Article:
Supreme Court, Appellate Division, Second Department, New York.
IN RE: Michael GRIMES, appellant, v. Carmela PIGNALOSA–GRIMES, respondent.
Decided: October 10, 2018
CHERYL E. CHAMBERS, J.P., LEONARD B. AUSTIN, SHERI S. ROMAN, ANGELA G. IANNACCI, JJ.
Yasmin Daley Duncan, Brooklyn, NY, for appellant. Austin I. Idehen, Jamaica, NY, attorney for the child.
DECISION & ORDER
In a proceeding pursuant to Family Court Act article 6, the father appeals from an order of the Family Court, Richmond County (Peter F. DeLizzo, J.), dated July 27, 2017. The order, insofar as appealed from, after a fact-finding hearing, denied the father's petition for in-person parental access.
ORDERED that the order is affirmed insofar as appealed from, without costs or disbursements.
The petitioner is the father, and the respondent is the mother of the subject child, who was born in 2008. In January 2016, the father, who is incarcerated, commenced this proceeding pursuant to Family Court Act article 6 for in-person parental access with the child at the prison where the father is incarcerated. At the fact-finding hearing, the testimony established that the child was severely autistic. The child attended a special needs school and had sensory dysfunction. The mother testified that the child was not toilet trained, that he was easily upset by noises, and that he would not be able to endure the two-hour bus ride to the prison. The father had last seen the child in 2011 or 2012, when the mother and child visited the father in a detention facility in Brooklyn. The mother testified that the visit was “extremely stressful” for the child, the jail personnel asked the mother and the child to leave multiple times, and the child was unable to sit for any period of time. After the fact-finding hearing, the Family Court denied the father's petition, and, instead, directed that the father have telephone contact with the child. The father appeals.
The paramount concern in making a parental access determination is the best interests of the child, under the totality of the circumstances (see Eschbach v. Eschbach, 56 N.Y.2d 167, 172, 451 N.Y.S.2d 658, 436 N.E.2d 1260; Friederwitzer v. Friederwitzer, 55 N.Y.2d 89, 96, 447 N.Y.S.2d 893, 432 N.E.2d 765; Matter of Mendez v. Limas, 160 A.D.3d 866, 867, 74 N.Y.S.3d 334). Parental access with a noncustodial parent is presumed to be in the best interests of a child, even when that parent is incarcerated (see Matter of Irizarry v. Jorawar, 161 A.D.3d 863, 864, 73 N.Y.S.3d 458; Matter of Granger v. Misercola, 21 N.Y.3d 86, 90–91, 967 N.Y.S.2d 872, 990 N.E.2d 110; Matter of Torres v. Pascuzzi–Corniel, 125 A.D.3d 675, 675–676, 3 N.Y.S.3d 106). However, that presumption may be rebutted by demonstrating, by a preponderance of the evidence, that under all the circumstances parental access would be harmful to the child's welfare, or that the right to parental access has been forfeited (see Matter of Irizarry v. Jorawar, 161 A.D.3d at 864, 73 N.Y.S.3d 458; Matter of Torres v. Pascuzzi–Corniel, 125 A.D.3d at 676, 3 N.Y.S.3d 106). Here, there is a sound and substantial basis in the record for the Family Court's determination limiting the father's contact with the child to telephone communication. A preponderance of the evidence adduced at the fact-finding hearing demonstrated that in-person parental access at the prison would be harmful to the child's welfare (see Matter of Irizarry v. Jorawar, 161 A.D.3d at 864, 73 N.Y.S.3d 458; cf. Matter of Torres v. Pascuzzi–Corniel, 125 A.D.3d at 676, 3 N.Y.S.3d 106).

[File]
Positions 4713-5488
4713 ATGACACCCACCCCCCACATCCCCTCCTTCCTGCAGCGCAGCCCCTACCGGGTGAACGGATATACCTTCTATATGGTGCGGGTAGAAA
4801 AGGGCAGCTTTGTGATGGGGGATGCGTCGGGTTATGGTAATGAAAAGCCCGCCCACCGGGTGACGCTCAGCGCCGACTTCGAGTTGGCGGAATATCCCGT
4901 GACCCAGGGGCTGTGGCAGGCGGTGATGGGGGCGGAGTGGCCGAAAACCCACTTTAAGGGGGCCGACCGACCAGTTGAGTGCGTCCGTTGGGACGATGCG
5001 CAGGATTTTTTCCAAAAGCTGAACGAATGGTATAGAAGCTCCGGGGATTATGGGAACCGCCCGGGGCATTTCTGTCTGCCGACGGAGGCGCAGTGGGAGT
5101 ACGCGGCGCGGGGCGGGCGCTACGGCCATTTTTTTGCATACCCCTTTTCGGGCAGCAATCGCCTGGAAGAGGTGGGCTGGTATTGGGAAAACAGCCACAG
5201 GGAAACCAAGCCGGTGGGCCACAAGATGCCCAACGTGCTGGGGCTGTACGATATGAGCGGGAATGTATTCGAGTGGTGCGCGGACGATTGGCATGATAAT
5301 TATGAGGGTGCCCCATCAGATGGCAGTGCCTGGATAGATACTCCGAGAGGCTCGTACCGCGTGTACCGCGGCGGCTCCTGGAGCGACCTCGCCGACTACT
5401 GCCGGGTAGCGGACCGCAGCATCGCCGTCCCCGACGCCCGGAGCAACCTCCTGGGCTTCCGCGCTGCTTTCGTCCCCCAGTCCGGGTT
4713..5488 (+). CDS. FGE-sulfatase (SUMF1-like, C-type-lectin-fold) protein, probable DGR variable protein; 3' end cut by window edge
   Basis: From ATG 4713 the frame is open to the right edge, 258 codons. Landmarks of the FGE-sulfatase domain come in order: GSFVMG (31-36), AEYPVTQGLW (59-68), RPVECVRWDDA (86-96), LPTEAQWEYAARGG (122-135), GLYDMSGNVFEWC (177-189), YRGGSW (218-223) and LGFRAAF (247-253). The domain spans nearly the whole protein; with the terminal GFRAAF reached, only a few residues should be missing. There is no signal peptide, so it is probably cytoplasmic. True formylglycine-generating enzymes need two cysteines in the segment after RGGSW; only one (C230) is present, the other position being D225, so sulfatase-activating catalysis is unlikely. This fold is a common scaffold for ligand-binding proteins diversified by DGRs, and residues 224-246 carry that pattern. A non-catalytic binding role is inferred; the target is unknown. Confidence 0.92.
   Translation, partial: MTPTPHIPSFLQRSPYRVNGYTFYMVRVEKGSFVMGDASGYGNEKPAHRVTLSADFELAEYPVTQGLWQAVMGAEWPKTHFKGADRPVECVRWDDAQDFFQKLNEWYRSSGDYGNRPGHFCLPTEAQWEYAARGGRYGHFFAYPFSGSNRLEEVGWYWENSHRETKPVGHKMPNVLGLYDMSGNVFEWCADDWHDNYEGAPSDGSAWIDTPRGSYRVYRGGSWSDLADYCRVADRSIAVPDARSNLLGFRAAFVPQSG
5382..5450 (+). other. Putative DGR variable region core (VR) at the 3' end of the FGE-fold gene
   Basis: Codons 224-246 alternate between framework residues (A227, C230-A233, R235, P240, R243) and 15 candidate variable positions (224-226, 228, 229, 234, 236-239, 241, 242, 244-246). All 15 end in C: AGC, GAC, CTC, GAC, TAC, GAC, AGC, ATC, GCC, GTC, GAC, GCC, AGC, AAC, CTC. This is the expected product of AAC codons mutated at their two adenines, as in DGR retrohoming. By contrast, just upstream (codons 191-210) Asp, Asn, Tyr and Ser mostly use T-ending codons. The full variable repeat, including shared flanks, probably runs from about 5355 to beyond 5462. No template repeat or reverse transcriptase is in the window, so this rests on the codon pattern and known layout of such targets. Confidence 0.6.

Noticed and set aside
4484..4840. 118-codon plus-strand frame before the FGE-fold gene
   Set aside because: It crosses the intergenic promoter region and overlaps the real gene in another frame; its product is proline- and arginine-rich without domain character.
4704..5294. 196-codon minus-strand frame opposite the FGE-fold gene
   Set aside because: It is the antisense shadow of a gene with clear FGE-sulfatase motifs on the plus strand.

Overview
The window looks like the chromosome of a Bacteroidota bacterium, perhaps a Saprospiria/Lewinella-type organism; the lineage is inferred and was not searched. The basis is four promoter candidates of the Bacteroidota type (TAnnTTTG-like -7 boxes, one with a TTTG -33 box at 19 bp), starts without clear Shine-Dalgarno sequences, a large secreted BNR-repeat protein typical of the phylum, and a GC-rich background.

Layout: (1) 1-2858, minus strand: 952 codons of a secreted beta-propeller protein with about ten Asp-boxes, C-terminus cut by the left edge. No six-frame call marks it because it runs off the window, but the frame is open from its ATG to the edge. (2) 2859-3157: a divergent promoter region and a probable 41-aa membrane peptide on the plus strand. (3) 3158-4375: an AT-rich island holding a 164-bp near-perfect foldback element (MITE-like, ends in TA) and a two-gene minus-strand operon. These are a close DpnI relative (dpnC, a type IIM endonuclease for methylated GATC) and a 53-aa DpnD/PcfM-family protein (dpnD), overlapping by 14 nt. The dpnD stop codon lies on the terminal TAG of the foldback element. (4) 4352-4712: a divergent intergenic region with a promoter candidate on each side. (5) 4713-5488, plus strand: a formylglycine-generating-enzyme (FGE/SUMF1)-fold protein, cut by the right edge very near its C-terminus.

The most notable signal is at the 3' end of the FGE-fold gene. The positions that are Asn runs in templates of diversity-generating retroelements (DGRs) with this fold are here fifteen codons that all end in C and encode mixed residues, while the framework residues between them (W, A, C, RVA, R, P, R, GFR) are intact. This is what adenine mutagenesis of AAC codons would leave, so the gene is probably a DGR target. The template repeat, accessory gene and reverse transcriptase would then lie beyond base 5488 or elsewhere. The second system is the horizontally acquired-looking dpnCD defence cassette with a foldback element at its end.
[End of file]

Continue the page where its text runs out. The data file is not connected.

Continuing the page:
Accordingly, we agree with the Family Court's determination denying the father's petition for in-person parental access.
CHAMBERS, J.P., AUSTIN, ROMAN and IANNACCI, JJ., concur.
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